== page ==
OneMansView, February 05, 2011
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An intelligent human being: a large-scale producer of misunderstanding
In this amazing, provocative novel – with five interconnected chapters of varying fictive purpose - there is scarcely any aspect of Jewish life, whether at the level of individual, family, or broader society, which goes unexamined by renowned writer, Nathan Zuckerman (Roth’s alter ego). Having exposed the ridiculousness of his childhood family in his acclaimed, hurtful book, CARNOVSKY, thus, acquiring a reputation as a biting social critic, Nathan, in frank, often acerbic, letters, reminiscences, and long conversations, challenges comforting illusions in many areas and concerns of life, such as marriage, fidelity, potency, religion, Jewish authenticity, discrimination, etc, including the underlying attitudes and beliefs. Ultimately, it is how one is situated in those facets of life, as perceived by self and others, that supplies the basis of one’s identity. However, for the characters in this book, identity is not a given; in fact, they suggest the difficulty of establishing an unquestioned, coherent, resilient identity.
Little is sacred to Nathan is his quest to expose life’s fictions. In fact, in the first three chapters of the book Nathan examines the supposed obsessions and excesses in Henry’s, his younger brother, life. First, Henry is seen agonizing over an operation with life-threatening possibilities to restore potency, though hardly to improve his marriage. Next, Henry abruptly joins an obscure settlement in Israel established by a radical Jewish element, having suddenly decided that his former life was superficial - inauthentic. However, in chapter four, Gloucestershire, it turns out that Nathan is actually the brother who has had bypass surgery. Henry goes through Nathan’s papers to discover that his older brother has ever intention of misrepresenting him, disparagingly so, as a person with ridiculous identity issues in Nathan’s next book. Interestingly enough, those notes appear as the first chapters of this book – fiction within fiction!
Chapter five, Christendom, finds Nathan, having married pleasant, sharp, younger, upper-class Maria, is convinced that his very being is under assault as it turns out that Maria’s mother and older sister either harbor or express anti-Semitism. His defensive, non-religious urbanity is thinner than he realized. Maria is not particularly sensitive to Nathan’s concerns, finding his reactions to be a failure to accept reality at the risk of jeopardizing their marriage. The doubts and dilemmas of the fictional Henry suddenly do not seem so ridiculous; perhaps one’s choices have constraints that come to the surface only at certain stressful times in life.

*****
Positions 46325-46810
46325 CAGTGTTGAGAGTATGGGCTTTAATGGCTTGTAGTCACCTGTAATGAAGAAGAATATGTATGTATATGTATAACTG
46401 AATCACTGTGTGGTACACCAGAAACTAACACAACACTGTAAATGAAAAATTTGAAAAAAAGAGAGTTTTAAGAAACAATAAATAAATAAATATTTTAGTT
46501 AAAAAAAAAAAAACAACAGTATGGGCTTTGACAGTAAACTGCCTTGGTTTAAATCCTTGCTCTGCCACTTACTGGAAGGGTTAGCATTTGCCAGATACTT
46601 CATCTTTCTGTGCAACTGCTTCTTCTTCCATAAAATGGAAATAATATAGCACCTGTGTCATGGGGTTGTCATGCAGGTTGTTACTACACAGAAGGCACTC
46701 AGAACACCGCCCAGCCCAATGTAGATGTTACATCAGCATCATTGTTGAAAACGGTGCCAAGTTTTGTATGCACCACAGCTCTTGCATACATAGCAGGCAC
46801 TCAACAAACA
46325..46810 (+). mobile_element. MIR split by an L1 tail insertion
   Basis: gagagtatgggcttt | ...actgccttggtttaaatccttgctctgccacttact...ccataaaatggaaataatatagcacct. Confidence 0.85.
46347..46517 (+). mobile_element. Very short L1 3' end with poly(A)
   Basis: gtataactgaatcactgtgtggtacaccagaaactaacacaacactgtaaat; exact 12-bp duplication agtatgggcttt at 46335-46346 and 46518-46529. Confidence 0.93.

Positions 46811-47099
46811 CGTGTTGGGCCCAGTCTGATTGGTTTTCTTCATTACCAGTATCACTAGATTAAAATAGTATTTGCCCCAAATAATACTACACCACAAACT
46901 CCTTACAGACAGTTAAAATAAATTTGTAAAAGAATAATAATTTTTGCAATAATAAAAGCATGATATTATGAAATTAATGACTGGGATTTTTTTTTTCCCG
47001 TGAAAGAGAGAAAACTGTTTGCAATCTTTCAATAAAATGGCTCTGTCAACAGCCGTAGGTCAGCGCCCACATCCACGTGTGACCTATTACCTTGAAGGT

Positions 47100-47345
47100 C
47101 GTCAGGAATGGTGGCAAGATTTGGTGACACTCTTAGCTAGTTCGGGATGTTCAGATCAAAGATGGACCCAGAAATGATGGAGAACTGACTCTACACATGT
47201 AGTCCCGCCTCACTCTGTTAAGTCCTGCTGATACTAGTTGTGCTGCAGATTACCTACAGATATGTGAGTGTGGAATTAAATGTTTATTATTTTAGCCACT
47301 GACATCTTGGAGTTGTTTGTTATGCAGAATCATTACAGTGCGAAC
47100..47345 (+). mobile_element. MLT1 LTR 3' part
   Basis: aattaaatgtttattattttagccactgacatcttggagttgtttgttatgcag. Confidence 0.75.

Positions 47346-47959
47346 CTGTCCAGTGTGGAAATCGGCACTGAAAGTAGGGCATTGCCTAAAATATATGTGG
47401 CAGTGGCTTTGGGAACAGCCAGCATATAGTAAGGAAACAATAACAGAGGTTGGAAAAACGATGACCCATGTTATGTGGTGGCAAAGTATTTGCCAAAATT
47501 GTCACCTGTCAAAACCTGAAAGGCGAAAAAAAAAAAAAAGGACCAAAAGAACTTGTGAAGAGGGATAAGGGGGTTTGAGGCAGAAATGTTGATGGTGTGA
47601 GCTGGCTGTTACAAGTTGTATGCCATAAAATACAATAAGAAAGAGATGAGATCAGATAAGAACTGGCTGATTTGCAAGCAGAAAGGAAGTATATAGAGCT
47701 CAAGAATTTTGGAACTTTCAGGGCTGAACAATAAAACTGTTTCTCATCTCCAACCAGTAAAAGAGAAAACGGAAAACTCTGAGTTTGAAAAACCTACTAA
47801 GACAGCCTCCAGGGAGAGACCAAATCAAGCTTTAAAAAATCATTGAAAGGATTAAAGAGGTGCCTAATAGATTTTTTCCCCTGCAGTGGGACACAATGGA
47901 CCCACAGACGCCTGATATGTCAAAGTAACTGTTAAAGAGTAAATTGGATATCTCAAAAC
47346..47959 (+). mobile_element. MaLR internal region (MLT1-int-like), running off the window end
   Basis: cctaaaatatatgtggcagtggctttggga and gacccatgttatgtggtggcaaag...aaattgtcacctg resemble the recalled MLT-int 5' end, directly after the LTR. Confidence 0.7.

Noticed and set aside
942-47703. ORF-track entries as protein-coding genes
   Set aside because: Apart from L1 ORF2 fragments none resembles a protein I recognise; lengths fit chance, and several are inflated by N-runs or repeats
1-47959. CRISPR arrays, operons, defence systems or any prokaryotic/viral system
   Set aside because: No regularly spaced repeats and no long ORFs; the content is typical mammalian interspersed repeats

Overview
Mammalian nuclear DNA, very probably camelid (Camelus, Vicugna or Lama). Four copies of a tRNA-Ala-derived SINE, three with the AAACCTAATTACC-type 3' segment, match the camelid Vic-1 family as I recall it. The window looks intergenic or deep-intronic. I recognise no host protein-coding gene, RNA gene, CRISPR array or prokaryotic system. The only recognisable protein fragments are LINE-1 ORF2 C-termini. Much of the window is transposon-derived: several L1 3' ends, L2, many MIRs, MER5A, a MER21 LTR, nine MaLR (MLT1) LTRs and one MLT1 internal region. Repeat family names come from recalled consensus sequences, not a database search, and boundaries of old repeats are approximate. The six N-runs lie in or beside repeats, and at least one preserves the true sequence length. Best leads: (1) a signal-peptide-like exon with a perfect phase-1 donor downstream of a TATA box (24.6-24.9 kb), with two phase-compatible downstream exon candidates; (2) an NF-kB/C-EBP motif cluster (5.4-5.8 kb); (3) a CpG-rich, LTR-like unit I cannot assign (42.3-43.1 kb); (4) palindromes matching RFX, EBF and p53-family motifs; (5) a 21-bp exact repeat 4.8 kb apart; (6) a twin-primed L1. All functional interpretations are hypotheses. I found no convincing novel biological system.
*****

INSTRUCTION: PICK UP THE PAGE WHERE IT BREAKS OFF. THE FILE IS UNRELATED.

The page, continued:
A curious aspect of the book is the constant criticism that Nathan (Roth) gets from those whose motives or passions he questions. He, as an isolated writer, is accused of failing to grasp unpleasant, harsh, and changing reality, preferring to excoriate those who have to deal with the world as it is presented to them, and holding to a purist, idealistic view of life that is both arrogant and irrelevant. There is little response. Additionally, the author is hardly unaware of the comedic and absurd aspects of man’s foibles. How zany can you get: the young religious fanatic who hunts down Nathan at the Wailing Wall in Jerusalem and pretends to be an outfielder catching a ball against the wall. The phallic-centric Roth is on full display in the interview scene between Henry and his new dental assistant.
Practically every page of this book is pregnant with perceptive comments, descriptions, ideas, etc. Despite weighty matters, the writing is eminently understandable, precise, sarcastic, and, for the most part, keeps the story going. Final answers are in short supply, however. According to Nathan after his last “stupid” argument with Maria,
“Life ‘is’ and: the accidental and the immutable, the elusive and the graspable, the bizarre and the predictable, the actual and the potential, and the multiplying realities, entangled, overlapping, colliding, conjoined – plus the multiplying illusions! … Is an intelligent human being likely to be much more than a large-scale manufacturer of misunderstanding?”
While there are no hard and fast answers, the book is not without its view. Sex is a powerful instigator in life; decisions based on sex can be ridiculous. More important to the author are the far greater consequences and meaning involved in fanatical religious perspectives, on the one hand, but also in the dehumanizing of those of a different religious experience. In addition, superior, dismissive, know-it-all approaches to one’s own life or towards other will invariably come up short. While this book is not without a certain amount of ambiguity and complexity, it is so amazingly intelligent, thought provoking, and entertaining, that it must be read.